Full Ratchet


by Mike Cooper




Silas Cade is not your ordinary financial auditor who investigates company fraud. He’s the guy you call in when you need some serious juice. Former special operations Cade gets in, finds what needs to be found by whatever means necessary. In Full Ratchet, Cade’s latest job takes him to Pittsburgh to look into some hinky bookkeeping by a small company that makes seismic detectors. Cade works his way through the company in short order to find the problem but afterward is followed to his motel. And his residence in Manhatten is broken into. Cade is now a target and to save himself, he has to find out the truth behind curtain. Russian mobsters and an attractive assassin, however, want a different outcome. Oh, and let’s not forget one other issue with which Cade had to contend…his long lost brother.

Sometimes, you just need a bullet ridden, explosive, car crashing story and this one fills the bill. Cade’s CPA work hides in the back seat in short order as Cade runs into problems from the get-go. I like his style of ferreting out the wrong-doers in the Pittsburgh company. This story throws Cade into a puzzle and he has to work his way through the minimal clues to find the answers. While avoiding guns aimed at him at nearly every turn.


Silas Cade: financial auditor, owns a Sig Sauer P226, grew up in New Hampshire, foster child, former military, lives in NewYork

Dave Ellins: Cade’s older brother, foster child, owns a welding shop, race car driver, was in prison for auto theft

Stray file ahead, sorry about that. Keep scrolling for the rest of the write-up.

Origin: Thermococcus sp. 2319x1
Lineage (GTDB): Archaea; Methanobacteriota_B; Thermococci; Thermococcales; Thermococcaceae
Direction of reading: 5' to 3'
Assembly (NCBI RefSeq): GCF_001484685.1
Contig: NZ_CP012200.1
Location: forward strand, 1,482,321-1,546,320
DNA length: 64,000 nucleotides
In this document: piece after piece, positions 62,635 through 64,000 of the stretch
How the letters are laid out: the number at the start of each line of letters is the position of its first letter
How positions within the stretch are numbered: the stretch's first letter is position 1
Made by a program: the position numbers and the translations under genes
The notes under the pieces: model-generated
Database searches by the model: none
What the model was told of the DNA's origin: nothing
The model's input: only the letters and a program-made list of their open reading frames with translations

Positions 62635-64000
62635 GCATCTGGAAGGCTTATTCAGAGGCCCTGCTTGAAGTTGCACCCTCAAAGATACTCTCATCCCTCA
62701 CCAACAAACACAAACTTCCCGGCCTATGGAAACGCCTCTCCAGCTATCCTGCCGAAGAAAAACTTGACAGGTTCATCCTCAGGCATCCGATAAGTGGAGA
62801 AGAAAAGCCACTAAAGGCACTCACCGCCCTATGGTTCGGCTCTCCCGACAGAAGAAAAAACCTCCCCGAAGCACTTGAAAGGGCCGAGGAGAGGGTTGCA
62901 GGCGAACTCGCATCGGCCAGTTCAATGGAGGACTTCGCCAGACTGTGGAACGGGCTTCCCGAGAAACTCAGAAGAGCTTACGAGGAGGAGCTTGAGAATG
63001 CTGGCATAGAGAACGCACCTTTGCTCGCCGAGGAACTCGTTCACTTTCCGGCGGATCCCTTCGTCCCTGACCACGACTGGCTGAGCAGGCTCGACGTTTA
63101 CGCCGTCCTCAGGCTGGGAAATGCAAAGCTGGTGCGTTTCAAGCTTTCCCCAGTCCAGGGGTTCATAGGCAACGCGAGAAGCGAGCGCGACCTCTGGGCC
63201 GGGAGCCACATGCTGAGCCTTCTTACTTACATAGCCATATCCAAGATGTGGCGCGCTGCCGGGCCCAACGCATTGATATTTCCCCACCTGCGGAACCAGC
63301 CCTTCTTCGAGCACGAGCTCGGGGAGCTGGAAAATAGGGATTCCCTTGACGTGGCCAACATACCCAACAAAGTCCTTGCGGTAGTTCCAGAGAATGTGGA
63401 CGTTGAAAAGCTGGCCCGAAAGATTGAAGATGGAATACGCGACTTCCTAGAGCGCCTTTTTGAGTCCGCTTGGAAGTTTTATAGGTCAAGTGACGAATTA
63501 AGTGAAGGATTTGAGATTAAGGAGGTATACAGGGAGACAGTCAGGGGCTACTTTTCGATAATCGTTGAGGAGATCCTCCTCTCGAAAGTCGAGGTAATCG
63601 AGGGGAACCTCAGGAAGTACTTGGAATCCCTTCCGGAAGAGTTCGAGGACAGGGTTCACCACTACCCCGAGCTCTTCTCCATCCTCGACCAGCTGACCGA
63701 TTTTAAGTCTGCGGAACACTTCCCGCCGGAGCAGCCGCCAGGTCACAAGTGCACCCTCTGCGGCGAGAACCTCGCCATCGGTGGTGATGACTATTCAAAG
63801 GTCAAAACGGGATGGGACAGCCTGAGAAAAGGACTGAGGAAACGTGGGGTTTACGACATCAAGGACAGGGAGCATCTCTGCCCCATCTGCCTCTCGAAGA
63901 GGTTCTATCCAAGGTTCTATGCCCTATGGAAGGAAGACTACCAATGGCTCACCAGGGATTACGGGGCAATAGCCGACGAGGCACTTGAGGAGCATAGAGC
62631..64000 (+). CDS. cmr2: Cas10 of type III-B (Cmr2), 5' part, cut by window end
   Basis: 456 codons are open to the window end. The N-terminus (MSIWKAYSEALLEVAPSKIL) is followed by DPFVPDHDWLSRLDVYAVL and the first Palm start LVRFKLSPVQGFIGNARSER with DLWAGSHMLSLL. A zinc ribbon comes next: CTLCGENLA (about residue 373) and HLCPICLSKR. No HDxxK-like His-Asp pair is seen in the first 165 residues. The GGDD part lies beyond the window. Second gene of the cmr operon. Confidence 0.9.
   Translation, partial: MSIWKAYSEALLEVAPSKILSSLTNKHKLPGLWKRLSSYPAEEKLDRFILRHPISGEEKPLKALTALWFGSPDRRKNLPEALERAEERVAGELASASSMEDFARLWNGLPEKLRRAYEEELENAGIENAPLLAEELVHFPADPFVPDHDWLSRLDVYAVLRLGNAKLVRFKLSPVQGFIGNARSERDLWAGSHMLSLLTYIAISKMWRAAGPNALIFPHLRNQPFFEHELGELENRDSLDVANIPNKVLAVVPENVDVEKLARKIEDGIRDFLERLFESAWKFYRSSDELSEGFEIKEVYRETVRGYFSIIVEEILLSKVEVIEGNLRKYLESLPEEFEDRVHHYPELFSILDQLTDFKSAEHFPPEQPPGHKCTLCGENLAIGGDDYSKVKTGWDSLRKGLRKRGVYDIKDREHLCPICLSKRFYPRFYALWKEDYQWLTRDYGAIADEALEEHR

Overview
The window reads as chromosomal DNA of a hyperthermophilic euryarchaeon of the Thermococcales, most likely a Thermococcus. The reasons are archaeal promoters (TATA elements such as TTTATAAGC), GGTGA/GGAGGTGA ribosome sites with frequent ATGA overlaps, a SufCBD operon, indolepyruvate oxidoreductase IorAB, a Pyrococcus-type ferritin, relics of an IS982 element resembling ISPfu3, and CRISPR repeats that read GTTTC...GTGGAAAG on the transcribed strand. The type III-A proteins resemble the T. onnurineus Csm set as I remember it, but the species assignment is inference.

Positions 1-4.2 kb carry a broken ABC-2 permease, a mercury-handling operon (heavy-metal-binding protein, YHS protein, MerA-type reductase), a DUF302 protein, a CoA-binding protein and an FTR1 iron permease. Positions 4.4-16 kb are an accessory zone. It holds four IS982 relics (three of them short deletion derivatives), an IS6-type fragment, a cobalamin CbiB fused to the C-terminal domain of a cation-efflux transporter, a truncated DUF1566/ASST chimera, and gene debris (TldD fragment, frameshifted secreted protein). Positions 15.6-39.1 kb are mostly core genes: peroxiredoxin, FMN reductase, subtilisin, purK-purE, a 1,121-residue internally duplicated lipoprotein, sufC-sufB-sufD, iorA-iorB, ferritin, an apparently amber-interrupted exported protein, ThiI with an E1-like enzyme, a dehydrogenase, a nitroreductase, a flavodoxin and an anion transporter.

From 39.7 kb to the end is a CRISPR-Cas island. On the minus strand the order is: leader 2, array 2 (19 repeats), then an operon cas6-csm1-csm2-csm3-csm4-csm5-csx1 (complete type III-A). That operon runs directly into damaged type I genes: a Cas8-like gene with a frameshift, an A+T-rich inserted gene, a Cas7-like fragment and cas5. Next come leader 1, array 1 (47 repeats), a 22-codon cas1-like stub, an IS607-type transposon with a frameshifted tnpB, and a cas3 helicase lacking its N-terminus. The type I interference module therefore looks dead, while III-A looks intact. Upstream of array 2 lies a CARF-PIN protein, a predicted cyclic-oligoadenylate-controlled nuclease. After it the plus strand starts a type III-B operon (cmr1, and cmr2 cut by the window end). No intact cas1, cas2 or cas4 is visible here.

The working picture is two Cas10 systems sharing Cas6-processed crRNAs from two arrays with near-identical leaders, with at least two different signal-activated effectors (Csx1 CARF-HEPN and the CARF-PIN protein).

Harmony: blonde, assassin

There’s not much details on the characters. A little background on Cade and Ellins, but that’s okay. You’re not here for deep emotional issues and a character driven story. This is an action thriller, so the characters stay, relatively, surface. I like Cade’s slick, cynical attitude. He’s knowledgeable and his past military experience comes through. Ellins I also like because of his driving skills.


Pretty standard. Cade’s voice as well as his friends come through pretty well. Conversations stay on point and aren’t lengthy.


First person from Cade’s POV. Profanity. Some good cynical humor. Fast action, minimal descriptions just to get you into the picture without going into long details. The book reads like Cade is telling you a story of what happened last week during a car ride you and he are taking. Quick points, then moving on. I thought a bit about this because my original inclination was to give it a blue, but because of the different type of story (I mean, a CPA with a gun, for heaven’s sake), I’ll bump it up one rank to:

Brown Belt



Posted on October 3, 2016, in Uncategorized. Bookmark the permalink. Leave a comment.

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